Leading Automotive 2.0


For the last 100+ years the Automotive industry and its supply chain network have had very little innovation from a process standpoint. The tiered level supplier structure remains mostly identical and the flow of relationships and responsibilities have only been slightly modified for incremental gains around margin, quality and logistics.


The most significant transition is Automotive OEM’s bringing more work in-house. This is done for several reasons, ranging from accelerating innovation to perceived financial gains. An in-house model can work well in areas that require the OEM to establish a leadership position and ensure that technologies are being used to their fullest as part of the entire vehicle system. At the other end of the spectrum, Automotive OEM’s are outsourcing entire vehicle subsystems to the supplier market, encompassing engineering, manufacturing planning and validation through to actual production and assembly delivery. A visible example of this is the high-end, lower production volume Mercedes G-Class which is completely built and delivered, badging and all, to Mercedes for distribution to their dealership network.   

In every variation of this process, even the extreme case of Magna delivering complete vehicles to Daimler, the auto OEM is one step removed from the end customer - a very dangerous position to be in. Today, the firm which owns the relationship with consumers commands the entire orchestration of B2B and B2C commerce. They can constantly improve offerings, add new revenue streams and manage the single point of contact to enhance customer value. Behind the scenes there are multiple commodity providers vying for business, and they too are coming up with new business models to own the relationship with consumers. Consequently, within the next 10 years the new face of the Auto2.0 industry will be unrecognisable.

Auto 2.0 will be dominated by firms that own and operate the software and interface systems which build a new and more efficient value chain. A multitude of articles have been written about Autonomous vehicles and the next generations of potential consumers who do not have the same passion to own their cars. There has been far less coverage on which major disruptions will pierce the auto industry. Consumers will have lost the concept of brand loyalty to a specific auto OEM, especially in signing up for a big debt that they need to pay off every month. There will be a shift from ownership towards any medium that can conveniently transport them from point A to B with the least friction and highest level of comfort. Organisations already leveraging these ride sharing capabilities include Uber, Lyft and Grab and they are rapidly displacing the necessity of ownership. There are OEM’s that are investing in technology to varying degrees, but these are very big and slow-moving giants that may not be nimble enough to capture the market share. The next category to look at is today’s supplier network. Many suppliers have been very aggressive in buying up technology, spinning off businesses and separating the old from the new. Finally, you have a whole new breed of up and coming software ventures, some of which are probably starting in someone’s basement today. They will prove to have the best AI and sensing equipment to support Autonomous vehicles, understand the customer demographics, and create new revenue models that outsmart the giants of today.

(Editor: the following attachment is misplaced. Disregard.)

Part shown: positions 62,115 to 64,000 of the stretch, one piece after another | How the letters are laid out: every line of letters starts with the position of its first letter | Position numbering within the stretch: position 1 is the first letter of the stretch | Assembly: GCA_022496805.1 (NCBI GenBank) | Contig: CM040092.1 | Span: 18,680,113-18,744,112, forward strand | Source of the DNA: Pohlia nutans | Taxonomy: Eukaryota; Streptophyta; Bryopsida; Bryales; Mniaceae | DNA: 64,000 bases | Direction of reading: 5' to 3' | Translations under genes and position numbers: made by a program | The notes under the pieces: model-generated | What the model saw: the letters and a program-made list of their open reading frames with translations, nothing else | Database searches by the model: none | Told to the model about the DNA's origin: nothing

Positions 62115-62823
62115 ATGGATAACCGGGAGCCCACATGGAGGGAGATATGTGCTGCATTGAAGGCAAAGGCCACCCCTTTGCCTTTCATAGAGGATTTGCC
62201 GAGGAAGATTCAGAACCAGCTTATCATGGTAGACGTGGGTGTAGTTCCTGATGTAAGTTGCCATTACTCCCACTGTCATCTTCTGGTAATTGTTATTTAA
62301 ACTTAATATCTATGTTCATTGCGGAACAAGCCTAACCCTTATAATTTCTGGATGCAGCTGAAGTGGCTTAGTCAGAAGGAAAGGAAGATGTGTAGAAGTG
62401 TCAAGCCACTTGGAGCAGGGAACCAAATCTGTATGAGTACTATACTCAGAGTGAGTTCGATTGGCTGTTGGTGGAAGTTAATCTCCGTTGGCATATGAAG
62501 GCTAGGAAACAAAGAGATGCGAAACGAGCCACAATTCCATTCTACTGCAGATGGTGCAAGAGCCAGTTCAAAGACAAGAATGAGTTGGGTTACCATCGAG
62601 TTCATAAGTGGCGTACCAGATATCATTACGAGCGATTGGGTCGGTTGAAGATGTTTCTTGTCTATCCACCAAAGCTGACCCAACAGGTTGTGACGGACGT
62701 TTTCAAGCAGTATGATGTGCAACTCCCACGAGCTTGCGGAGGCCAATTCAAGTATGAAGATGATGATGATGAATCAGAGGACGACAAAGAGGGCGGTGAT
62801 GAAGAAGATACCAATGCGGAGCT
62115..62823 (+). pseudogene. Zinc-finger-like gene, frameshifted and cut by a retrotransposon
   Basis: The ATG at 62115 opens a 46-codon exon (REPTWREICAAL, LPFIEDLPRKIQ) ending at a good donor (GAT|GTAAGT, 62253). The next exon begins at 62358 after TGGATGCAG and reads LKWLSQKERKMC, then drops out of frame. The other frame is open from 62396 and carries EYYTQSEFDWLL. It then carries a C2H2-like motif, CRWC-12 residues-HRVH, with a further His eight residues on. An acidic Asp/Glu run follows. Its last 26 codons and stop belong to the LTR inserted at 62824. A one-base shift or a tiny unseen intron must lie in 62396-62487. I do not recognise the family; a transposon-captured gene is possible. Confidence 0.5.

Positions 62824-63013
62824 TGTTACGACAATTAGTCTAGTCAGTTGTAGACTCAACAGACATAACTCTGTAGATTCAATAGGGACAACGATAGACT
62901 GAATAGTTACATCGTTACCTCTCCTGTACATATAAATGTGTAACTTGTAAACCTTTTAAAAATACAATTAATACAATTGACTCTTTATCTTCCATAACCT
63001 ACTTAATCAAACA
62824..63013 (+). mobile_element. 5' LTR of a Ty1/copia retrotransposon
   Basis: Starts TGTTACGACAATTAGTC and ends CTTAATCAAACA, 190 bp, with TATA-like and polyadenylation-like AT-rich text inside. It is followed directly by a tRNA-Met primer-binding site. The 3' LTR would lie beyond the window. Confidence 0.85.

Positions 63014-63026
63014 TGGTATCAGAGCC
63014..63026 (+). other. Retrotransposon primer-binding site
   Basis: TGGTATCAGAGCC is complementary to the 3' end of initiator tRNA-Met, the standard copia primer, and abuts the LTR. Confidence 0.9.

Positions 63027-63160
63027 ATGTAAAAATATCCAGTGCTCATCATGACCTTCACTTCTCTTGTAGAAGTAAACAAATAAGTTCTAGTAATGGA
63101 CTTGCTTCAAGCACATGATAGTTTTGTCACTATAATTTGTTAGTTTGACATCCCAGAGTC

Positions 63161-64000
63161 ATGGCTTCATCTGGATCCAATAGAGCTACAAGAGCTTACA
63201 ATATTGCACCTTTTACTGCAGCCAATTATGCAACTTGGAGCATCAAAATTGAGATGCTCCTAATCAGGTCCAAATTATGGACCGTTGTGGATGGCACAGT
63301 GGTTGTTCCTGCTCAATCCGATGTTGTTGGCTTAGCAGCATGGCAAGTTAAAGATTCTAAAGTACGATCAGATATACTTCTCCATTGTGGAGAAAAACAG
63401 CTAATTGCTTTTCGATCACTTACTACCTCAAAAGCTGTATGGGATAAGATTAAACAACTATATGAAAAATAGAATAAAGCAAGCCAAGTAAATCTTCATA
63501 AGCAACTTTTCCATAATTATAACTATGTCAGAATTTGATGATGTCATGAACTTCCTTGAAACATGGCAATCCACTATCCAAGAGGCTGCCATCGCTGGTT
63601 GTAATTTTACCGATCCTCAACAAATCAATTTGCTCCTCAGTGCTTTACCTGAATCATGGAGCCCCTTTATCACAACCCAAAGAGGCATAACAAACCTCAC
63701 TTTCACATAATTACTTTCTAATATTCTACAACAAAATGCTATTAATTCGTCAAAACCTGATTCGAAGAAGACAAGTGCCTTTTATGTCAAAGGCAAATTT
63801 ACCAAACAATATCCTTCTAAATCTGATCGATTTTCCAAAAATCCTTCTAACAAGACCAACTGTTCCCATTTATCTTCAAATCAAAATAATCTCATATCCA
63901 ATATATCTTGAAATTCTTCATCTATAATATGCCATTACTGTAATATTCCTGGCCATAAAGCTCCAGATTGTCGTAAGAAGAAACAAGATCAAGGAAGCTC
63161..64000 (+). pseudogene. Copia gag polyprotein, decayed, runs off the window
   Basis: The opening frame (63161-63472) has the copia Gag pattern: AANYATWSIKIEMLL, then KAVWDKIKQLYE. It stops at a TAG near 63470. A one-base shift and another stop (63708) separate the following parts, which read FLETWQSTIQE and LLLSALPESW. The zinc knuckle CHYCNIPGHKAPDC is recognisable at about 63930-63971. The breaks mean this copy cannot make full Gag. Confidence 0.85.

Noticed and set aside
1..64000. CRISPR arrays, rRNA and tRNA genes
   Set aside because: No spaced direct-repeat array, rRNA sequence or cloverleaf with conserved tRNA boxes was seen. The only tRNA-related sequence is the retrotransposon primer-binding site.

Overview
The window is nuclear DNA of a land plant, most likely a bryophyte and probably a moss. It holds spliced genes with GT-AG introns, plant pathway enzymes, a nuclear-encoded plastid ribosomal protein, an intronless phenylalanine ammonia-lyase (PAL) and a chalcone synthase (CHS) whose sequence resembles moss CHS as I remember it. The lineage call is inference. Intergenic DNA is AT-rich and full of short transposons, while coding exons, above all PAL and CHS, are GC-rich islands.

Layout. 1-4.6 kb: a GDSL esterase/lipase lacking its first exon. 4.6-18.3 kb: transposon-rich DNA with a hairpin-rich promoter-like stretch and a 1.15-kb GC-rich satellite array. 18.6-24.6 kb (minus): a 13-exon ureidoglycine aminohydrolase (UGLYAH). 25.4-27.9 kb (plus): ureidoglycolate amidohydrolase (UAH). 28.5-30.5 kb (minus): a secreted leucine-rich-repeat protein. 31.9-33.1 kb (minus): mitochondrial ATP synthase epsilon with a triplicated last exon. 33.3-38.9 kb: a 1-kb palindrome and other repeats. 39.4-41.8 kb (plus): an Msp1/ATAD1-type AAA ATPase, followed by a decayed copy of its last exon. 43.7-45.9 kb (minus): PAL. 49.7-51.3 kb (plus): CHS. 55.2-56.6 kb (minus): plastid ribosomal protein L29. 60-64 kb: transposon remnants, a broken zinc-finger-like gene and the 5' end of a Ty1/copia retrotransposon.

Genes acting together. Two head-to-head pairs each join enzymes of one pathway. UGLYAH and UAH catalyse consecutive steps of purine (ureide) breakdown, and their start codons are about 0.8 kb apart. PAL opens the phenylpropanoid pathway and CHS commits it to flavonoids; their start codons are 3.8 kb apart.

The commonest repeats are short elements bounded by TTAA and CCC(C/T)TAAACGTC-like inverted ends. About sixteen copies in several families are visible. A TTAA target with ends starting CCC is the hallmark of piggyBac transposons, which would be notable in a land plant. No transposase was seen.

This entails significant implications for Auto2.0, a customer will be loyal to Lyft, Waymo, Joe’s Jalopies and a number of other names we haven’t seen yet. What happens to the ones that missed the market? They become the supply network. The companies with the software that is cutting-edge own the revenue stream and win the war. All they require is a supply chain network to provide them with the vehicles, which are now the commodity. There are suppliers that are better positioned to gain the “relationship” with the consumer, and a strong contender is the interior/seating suppliers. This is really the only area of the vehicle consumer’s can interface with. By creating the most appealing customer experience within the cockpit, consumers are going to be driven to request vehicles based solely on interior comforts. 

I couldn’t be more excited to be working in the automotive industry today. It takes me back to the memories I have as being a kid and believing anything is possible. Now more than ever I hold that statement to be true. The question is who is going to be innovative enough to define that vision and march their team to victory against all odds. Today is a good day, it’s a day of growth, which means it’s a day of living.

About the Author

John Auld is an Account Executive for Mindsphere, Industrial Internet of Things at Siemens

Daniel Camara